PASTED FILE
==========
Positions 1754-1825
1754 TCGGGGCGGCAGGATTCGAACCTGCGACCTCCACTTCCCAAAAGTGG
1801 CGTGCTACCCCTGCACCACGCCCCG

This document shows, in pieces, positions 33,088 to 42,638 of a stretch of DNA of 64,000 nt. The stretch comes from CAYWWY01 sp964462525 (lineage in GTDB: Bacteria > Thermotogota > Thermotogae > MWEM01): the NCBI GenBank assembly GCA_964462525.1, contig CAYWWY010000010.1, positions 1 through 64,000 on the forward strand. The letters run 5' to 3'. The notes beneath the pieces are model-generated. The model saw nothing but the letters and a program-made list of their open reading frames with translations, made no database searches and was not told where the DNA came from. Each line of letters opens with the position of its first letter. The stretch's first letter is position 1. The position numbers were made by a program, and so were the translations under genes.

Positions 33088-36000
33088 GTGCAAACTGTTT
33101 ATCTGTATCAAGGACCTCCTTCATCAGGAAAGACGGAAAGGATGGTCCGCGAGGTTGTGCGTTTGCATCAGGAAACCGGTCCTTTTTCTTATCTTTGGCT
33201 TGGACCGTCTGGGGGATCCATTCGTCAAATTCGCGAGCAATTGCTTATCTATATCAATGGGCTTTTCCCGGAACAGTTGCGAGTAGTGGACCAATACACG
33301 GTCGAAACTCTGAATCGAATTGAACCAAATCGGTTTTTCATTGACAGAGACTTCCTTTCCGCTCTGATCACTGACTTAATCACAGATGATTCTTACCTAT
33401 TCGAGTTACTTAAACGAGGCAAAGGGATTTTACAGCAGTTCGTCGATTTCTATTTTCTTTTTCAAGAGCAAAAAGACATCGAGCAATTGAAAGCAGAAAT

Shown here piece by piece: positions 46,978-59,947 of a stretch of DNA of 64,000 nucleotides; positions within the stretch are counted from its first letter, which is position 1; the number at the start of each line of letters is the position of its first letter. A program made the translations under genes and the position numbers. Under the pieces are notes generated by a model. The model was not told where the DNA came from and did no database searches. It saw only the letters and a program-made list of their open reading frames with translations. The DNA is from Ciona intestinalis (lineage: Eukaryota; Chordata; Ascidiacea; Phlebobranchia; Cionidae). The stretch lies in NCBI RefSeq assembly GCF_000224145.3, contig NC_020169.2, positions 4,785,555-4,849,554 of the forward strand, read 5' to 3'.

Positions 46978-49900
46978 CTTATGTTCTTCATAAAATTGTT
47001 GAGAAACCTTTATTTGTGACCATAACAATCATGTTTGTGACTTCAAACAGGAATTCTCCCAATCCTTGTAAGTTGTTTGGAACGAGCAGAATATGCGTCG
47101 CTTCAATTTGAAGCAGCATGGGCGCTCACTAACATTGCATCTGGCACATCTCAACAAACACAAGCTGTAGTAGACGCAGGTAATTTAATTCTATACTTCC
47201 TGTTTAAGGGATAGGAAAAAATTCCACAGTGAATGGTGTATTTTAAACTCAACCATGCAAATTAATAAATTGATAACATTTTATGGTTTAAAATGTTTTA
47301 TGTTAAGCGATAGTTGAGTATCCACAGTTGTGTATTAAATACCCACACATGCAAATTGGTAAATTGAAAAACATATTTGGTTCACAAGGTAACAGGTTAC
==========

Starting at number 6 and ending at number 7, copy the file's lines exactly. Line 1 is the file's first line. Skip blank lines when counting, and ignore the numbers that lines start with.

33088 GTGCAAACTGTTT
33101 ATCTGTATCAAGGACCTCCTTCATCAGGAAAGACGGAAAGGATGGTCCGCGAGGTTGTGCGTTTGCATCAGGAAACCGGTCCTTTTTCTTATCTTTGGCT